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When SEO Goes Bad

May 7th, 2007 · 4 Comments

Remember that client I mentioned the other day who put me on to Wordtracker? Well they called me up last week and they’re looking to redevelop their site.

Now without wishing to blow my own trumpet (I tried it once and strained my back), the SEO work I did for them was very successful. So much so that over 90% of their business now comes from their website (it was less than 30% before I tweaked their site).

The problem is that they actually want me to reverse engineer the site because they can’t cope with the demand generated from the website.

How do you build a website so that it ranks badly on the search engines?

Now I’ve never proclaimed to be an SEO expert and I told them that before I took the project on. Sure, I understand the mechanics of search engine optimization but I wouldn’t refer to myself as an SEO. Prior to my meeting with the client I spent a couple of hours on the train reading print outs from Search Engine Watch (when it was good – i.e. when Danny Sullivan was still there) to get to grips with things, pick up on buzzwords and suchlike and I must have given a good enough presentation to get the contract. Either that or I was cheap.

Anyway, the point I wanted to make was that I was shocked when I revisited the site and saw how I’d achieved such good SERPS for them for so many of their keyphrases.

Keyword stuffing, generic meta descriptions, poorly formatted pages, non unique title tags, next to no work on backlinks. Need I go on?

I remember reading an article on SEOmoz. I can’t remember who it was by. It was probably Rand Fishkin. The genius and logic of the article can only have been written by someone with a beard. Anyway, the article referred to how to tell the difference between an SEO expert and a novice and one of the things he mentioned was that SEO novices tend to dilute the value of their work by trying to promote the same keywords/phrases on every single page of a site rather than focusing page by page. Sure enough, this was exactly what I’d done – the same meta information across the whole site.

The work I did for this client has got them to #1 in Google for pretty much all of the keyphrases they were targeting. This is despite the fact that I’ve broken pretty much every rule that I’ve subsequently learnt in terms of SEO (i.e. no keyword stuffing, getting quality backlinks is essential, you must have unique title and description tags, no duplicate content, utilise analytics). As far as I can see, they should be wallowing in the supplemental index for most of the pages and should not be getting the traffic they are.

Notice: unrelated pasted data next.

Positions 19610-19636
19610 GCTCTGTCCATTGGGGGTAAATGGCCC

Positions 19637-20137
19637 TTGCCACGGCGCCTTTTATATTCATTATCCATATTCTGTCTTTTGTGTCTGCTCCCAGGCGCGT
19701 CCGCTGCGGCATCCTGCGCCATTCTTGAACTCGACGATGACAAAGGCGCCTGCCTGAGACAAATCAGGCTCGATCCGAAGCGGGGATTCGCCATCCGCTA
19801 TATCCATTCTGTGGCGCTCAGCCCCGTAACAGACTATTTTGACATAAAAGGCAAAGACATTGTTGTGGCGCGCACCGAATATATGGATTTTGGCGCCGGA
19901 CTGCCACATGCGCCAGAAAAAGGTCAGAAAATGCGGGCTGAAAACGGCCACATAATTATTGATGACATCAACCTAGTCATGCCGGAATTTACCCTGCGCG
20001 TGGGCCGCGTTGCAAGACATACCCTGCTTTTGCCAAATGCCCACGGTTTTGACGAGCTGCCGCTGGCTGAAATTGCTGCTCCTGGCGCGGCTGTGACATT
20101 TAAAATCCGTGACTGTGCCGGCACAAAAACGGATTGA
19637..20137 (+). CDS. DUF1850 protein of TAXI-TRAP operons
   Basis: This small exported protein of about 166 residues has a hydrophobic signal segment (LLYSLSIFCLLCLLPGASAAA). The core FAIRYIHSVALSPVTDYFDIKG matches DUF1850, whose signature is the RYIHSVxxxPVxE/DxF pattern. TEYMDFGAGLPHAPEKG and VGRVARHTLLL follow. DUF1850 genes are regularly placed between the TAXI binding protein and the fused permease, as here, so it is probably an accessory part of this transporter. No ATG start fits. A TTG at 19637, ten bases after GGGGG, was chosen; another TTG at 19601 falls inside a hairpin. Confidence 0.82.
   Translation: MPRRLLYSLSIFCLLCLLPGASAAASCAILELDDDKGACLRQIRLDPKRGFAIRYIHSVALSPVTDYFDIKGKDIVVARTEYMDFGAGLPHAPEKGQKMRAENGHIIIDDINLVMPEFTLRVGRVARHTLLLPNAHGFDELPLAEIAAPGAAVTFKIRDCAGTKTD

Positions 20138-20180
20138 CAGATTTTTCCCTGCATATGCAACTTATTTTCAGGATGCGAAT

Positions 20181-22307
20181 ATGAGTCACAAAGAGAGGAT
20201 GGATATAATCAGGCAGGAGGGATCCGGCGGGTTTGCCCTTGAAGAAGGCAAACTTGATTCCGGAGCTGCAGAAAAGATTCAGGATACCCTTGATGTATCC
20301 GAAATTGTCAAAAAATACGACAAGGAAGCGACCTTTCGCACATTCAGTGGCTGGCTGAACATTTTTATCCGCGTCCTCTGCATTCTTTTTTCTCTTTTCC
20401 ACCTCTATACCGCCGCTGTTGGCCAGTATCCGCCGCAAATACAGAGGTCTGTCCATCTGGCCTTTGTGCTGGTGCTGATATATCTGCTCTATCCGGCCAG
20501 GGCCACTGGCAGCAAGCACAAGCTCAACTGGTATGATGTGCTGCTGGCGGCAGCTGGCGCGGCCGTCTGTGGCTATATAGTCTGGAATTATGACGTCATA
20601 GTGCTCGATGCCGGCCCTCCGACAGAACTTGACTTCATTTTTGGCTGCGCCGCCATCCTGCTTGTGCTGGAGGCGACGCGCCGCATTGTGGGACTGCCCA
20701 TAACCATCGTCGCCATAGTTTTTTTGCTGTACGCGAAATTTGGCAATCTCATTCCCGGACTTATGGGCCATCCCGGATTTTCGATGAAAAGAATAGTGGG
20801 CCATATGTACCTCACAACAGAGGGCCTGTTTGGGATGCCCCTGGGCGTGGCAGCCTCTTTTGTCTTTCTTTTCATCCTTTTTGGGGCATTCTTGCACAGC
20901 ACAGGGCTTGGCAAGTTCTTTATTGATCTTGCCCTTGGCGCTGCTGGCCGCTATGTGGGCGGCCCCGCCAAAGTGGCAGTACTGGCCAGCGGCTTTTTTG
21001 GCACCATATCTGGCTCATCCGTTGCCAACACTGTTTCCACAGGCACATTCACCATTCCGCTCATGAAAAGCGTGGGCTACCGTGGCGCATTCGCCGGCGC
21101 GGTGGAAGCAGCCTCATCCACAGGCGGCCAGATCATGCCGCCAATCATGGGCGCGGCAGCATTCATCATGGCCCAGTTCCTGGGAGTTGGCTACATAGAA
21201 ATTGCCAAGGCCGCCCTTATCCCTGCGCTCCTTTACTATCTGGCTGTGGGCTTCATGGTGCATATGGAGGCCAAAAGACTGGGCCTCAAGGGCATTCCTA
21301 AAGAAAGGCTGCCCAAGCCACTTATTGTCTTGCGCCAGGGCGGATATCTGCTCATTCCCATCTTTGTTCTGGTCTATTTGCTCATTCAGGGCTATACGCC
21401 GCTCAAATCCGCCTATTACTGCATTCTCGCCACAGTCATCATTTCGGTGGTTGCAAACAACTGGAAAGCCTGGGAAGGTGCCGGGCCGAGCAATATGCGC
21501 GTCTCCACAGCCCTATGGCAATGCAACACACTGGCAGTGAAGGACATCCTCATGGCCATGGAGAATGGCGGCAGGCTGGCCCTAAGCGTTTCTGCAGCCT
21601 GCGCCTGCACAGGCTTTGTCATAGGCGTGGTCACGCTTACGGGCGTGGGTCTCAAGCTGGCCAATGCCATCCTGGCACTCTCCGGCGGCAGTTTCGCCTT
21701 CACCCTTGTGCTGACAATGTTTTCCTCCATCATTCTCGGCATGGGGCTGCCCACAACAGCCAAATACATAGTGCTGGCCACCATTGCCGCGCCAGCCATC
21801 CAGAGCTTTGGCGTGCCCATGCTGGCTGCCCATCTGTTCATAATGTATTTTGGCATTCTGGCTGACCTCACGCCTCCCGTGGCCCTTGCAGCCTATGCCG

So here’s the question:

If crappy, old style SEO tactics have got a company to #1 in Google for their chosen keywords/phrases, how should I change things?

As far as I can see, what I did 2 years ago shouldn’t be working but it is. How can I reverse engineer the site so it doesn’t perform as well?

Tags: Search Marketing

4 responses so far ↓

  • Peter // May 17, 2007 at 6:23 pm

    That’s an interesting proposal, but it doesn’t make much sense to me. First, it sounds like due to the techniques you used, they shouldn’t be too long for their top spots (although, as you noted, they really shouldn’t be in the top spots at all if “modern SEO wisdom” is correct), so maybe it won’t be a problem.

    What really strikes me is the idea that a company is interested in getting LESS business, rather than reorganizing themselves to handle increased volume. No business owner I know would ever admit to that.

    As for actually complying with their request, are they interested in just SOME traffic, or none at all from search engines? It seems to me that excluding the entire site with a robots.txt should (in theory) remove the site from search engines. Also, changing the structure of the site around could give the pages a fresh start with the search engines, and, because of the admittedly dated SEO techniques, might never again rank as well as they do now.

  • Mike // May 17, 2007 at 11:43 pm

    As you say, it may well be that they’ll naturally drop from the SERPs because of the old style SEO work I did anyway. Perhaps I should charge them $10k and tell them that this was thanks to work I’ve done for them 😉

    I think what they’re really after is a streamlining of the results they get. They were very broad with their initial requirements so, as a result, I attacked the site from a lot of angles. Now they want to be more specific with their website enquiries.

    Thanks for stopping by and leaving a comment :)

  • Peter // May 18, 2007 at 12:42 am

    I see – so they’re interested in getting more targeted traffic rather than what they’re getting now. That, I can definitely understand.

    It’s quite an interesting dilemma – I’d love to hear what you come up with as a resolution.

  • Mike // May 18, 2007 at 11:35 am

    Yeah it’s more targeted traffic that they’re really after but they did say that they couldn’t cope with the volume of business and asked if there was a way I could reduce the number of enquiries they received!

    Will update this post once we’ve finalised what they really want…